Thomas Wentworth Higginson, Henry Wadsworth Longfellow, Chapter 20: Dante (search)
ed copy of Dante which he used in the class room. They were three in number, all from the Purgatorio and entitled by him respectively, The Celestial Pilot, The Terrestrial Paradise, and Beatrice. They were first published in Voices of the Night (1839), and twenty-eight years had passed before the later versions appeared. Those twenty-eight years had undoubtedly enhanced in width and depth Mr. Longfellow's knowledge of the Italian language; their labors and sorrows had matured the strength ofnce, a passage from Purgatorio, canto XXX. lines 22 and 23. They are thus in the original— Io vidi gia nel cominciar del giorno La parte oriental tutta rosata, E l'altro ciel di bel sereno adorno. The following is Longfellow's translation of 1839, made by the man of thirty-two— Oft have I seen, at the approach of day, The orient sky all stained with roseate hues, And the other heaven with light serene adorned. The following is the later version, made by the man of sixty, after ampl
Thomas Wentworth Higginson, Henry Wadsworth Longfellow, Chapter 21: the Loftier strain: Christus (search)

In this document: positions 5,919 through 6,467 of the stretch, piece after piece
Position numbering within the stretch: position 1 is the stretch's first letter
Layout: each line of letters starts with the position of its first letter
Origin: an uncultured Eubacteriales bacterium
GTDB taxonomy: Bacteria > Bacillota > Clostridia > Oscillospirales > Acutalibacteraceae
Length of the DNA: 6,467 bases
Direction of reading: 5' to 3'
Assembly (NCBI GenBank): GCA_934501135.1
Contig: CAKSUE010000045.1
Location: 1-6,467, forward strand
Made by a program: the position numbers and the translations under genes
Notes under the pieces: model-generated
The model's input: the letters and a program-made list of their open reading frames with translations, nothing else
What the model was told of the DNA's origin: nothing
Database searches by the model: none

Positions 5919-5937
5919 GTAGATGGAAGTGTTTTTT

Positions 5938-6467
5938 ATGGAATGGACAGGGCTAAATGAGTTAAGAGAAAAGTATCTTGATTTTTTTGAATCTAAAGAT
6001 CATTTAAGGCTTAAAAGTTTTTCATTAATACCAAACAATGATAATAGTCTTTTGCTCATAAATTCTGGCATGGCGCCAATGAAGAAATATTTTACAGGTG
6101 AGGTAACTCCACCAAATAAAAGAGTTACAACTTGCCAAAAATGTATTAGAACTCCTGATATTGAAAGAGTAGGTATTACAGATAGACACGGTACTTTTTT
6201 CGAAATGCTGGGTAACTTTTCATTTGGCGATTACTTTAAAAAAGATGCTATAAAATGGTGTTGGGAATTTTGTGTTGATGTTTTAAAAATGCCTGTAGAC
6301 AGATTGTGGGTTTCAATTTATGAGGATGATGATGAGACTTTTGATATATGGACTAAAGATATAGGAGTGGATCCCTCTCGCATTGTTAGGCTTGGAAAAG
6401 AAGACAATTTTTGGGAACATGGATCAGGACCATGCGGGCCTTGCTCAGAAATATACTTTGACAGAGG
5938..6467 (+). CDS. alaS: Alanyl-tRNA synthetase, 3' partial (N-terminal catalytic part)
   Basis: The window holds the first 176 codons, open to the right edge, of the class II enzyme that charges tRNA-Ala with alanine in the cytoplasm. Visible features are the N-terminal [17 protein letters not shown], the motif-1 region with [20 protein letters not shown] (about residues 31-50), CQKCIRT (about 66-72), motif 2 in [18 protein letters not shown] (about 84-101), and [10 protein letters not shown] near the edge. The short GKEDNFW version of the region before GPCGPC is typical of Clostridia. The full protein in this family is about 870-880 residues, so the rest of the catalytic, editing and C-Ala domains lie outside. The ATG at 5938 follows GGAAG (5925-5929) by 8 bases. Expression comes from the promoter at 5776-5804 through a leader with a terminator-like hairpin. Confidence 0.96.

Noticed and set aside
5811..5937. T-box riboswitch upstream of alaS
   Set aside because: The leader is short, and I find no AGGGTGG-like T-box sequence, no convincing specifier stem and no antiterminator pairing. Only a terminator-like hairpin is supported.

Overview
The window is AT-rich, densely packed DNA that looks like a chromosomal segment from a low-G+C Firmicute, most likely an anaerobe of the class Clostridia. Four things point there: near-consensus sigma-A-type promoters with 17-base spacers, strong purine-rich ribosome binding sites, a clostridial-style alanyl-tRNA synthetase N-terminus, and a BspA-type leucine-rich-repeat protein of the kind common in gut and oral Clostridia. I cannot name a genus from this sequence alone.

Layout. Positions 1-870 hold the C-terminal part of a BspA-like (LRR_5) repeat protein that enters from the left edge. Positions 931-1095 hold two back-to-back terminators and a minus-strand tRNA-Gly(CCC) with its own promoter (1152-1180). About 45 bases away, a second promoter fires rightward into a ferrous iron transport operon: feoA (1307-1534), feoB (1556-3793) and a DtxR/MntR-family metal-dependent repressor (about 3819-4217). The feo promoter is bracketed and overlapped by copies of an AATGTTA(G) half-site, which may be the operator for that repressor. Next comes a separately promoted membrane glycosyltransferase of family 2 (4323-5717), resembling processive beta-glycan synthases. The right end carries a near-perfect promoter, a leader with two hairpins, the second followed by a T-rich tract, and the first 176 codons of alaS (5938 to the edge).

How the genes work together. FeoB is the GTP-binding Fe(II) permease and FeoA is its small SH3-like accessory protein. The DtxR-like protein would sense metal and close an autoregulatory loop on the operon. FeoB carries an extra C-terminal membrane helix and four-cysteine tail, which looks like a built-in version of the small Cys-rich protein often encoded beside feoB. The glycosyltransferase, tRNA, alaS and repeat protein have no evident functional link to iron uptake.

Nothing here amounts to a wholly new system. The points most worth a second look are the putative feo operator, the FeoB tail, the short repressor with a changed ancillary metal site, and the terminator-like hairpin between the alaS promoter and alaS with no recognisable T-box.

ene is to be found where the author ventured in the original edition (1851) to introduce a young girl at the midnight gaudiolum or carnival of the monks, she being apparently disguised as a monk, like Lucifer himself. This whole passage or series of passages was left out in the later editions, whether because it was considered too daring by his critics or perhaps not quite daring enough to give full spirit to the scene. Turning now to The New England Tragedies, we find that as far back as 1839, before he had conceived of Christus, he had thought of a drama on Cotton Mather. Then a suggestion came to him in 1856 from his German friend, Emanuel Vitalis Scherb, of whom he writes on March 16, 1856: Scherb wants me to write a poem on the Puritans and the Quakers. A good subject for a tragedy. On March 25 and 26 we find him looking over books on the subject, especially Besse's Sufferings of the Quakers; on April 2 he writes a scene of the play; on May 1 and 2 he is pondering and writ